March Madness finishes with a bang

Aro Majumder


In one of the most thrilling college basketball games of all time, Villanova sank a buzzer-beating three-pointer to pick up the win against a devastated University of North Carolina. It was a back-and-forth affair all night long with both teams having a chance to close it out, but in the end it would take the heroics of Kris Jenkins for Villanova to become champions.

Right from the get-go it was clear that this was setting up to be a final for the ages. Neither team was able to gain a big edge in the first half, until UNC cracked the game open with clinical three-point shooting. They were lights-out from beyond the arc, shooting over 70 percent, and finished the first half with a 39-34 lead. Both teams were shooting remarkably well from the field, and seemed to be unaffected by the size of the stadium, which had been notorious for poor shooting after Butler and the University of Connecticut shot a combined 26 percent from the field in 2009.

Unsurprisingly, UNC was unable to keep up the ridiculous shooting in the second half, and Villanova’s advantage in points-in-the-paint began to show. Even with the smaller lineup, strong drives by the guards and valuable contributions in the post by Daniel Ochefu and Josh Hart allowed Villanova to gain a slight edge inside. UNC did show their physical prowess in the rebounding department however, and won that battle 36-23.

Villanova’s grinding style of play payed off towards the end of the game. It appeared that the Wildcats had closed out the game, when they went up by 10 points. UNC scrapped together a big comeback, capped off by one of the most ridiculous shots in the tournament  — a deep contested three-pointer by Kris Jenkins while off balance. With just five seconds left on the clock, Villanova would set up a play off their remaining time-out. Ryan Arcidiacono was able to draw in defenders to the top of the arc and dump it off the the trailing Kris Jenkins who nailed the shot of his lifetime.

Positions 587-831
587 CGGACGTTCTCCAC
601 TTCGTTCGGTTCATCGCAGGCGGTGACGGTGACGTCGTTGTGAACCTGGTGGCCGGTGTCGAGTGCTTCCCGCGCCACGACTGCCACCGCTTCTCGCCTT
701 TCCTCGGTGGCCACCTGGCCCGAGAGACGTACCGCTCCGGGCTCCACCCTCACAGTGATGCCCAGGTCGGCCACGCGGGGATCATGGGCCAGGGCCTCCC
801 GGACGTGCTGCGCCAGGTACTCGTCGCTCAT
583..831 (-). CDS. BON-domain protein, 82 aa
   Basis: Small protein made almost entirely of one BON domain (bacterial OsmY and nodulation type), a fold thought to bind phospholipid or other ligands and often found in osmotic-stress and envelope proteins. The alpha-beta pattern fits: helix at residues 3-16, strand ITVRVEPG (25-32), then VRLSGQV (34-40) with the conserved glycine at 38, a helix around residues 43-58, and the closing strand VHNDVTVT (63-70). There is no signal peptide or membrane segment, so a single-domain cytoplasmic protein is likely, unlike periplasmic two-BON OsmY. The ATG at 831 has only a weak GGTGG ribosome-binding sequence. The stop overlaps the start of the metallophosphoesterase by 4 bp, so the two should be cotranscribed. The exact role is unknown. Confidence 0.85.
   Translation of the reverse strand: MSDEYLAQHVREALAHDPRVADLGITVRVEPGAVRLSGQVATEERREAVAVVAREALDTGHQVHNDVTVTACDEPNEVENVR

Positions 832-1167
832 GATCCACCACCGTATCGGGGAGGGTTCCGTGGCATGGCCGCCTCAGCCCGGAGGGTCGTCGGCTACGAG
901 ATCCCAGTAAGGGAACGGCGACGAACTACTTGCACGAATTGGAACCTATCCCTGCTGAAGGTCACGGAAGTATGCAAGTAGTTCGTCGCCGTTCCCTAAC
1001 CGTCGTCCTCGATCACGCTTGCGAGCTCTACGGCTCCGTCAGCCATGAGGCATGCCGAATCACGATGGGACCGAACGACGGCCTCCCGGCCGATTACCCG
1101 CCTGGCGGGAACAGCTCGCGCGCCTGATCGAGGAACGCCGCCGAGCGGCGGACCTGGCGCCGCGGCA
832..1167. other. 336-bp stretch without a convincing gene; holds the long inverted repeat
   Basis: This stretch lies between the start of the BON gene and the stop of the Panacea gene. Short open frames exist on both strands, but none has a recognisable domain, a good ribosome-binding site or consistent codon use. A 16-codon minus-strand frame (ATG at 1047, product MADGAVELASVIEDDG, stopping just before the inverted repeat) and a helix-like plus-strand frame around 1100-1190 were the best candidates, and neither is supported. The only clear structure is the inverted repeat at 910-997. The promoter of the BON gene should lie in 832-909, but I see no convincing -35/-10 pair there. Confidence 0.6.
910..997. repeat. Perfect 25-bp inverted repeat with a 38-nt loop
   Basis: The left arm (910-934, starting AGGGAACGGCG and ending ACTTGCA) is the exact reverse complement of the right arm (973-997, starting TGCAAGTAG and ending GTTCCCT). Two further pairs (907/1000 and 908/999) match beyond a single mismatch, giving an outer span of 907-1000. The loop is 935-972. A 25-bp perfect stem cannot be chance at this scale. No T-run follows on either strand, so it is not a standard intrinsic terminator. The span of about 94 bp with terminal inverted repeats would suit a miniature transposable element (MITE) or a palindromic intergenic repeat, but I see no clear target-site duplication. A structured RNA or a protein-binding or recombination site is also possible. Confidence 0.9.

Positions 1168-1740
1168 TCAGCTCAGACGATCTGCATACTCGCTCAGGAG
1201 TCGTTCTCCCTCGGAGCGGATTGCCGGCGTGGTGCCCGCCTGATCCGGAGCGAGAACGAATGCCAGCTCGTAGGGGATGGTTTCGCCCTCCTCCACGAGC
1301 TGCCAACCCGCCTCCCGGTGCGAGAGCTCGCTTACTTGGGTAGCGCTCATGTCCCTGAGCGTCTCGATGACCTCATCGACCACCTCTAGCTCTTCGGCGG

It was a well-executed play, but many will point to the surprisingly poor defensive structure of the Tar Heels. With just five seconds left on the clock, you would expect them to play tight defense to defend the three-point-line as that was Villanova’s most likely chance to end the game before overtime. UNC chose to sit back behind the line however, and Jenkins was given a relatively open look.

It’ll be a disappointing loss for coach Roy Williams, who has faced speculation of retirement and has lost support from UNC fans. After their win against Syracuse, Williams was insistent that he wants to hear nothing of his retirement, but now, the rumours are sure to resurface, and more importantly, a decision has to be made by him. He’s been at North Carolina for 13 years and started his college-coaching days in 1988 with Kansas. Currently sitting second in all-time wins in the NCAA tournament behind Mike Krzyzewski, retiring now doesn’t seem to be that bad of a choice. On the other hand, Chapel Hill is embroiled in the “paper-class” scandal, which could make this a very controversial time for him to leave. Many of their student-athletes were allegedly given academic help and fake classes to meet the academic requirements needed to be eligible to play.  

For Villanova, this championship brings back all the joy they received from their last triumph in 1985. The 31 year gap marks the second-longest championship drought in NCAA Division 1 Basketball history. Although their 1985 win was special considering they were an eighth seed and tossed out of having any chance of winning the tournament, this win will surely be no less special. Their 71.4 percent shooting in the semifinal was second only in a Final Four game to their 1985 title game performance, and this was the first time a championship had been decided on a buzzer beater since the 1983 NC State win over the University of Houston. To make it all the more memorable, Rollie Massimino, the head coach of the ‘85 team, was there at the NRG Stadium to witness this historic win and celebrate with first-time-champion, head coach Jay Wright.
There truly could not have been a better way to cap off this year’s NCAA Tournament. Even with the disappointment of the semifinal games, the final more than made up for it. Not only did viewers get to enjoy a tight game throughout with exceptional shooting by both teams, but they were also treated to one of the craziest finishes in college basketball history. For UNC it was nothing but heartbreak, but on the other side of the spectrum it was sheer joy for Villanova.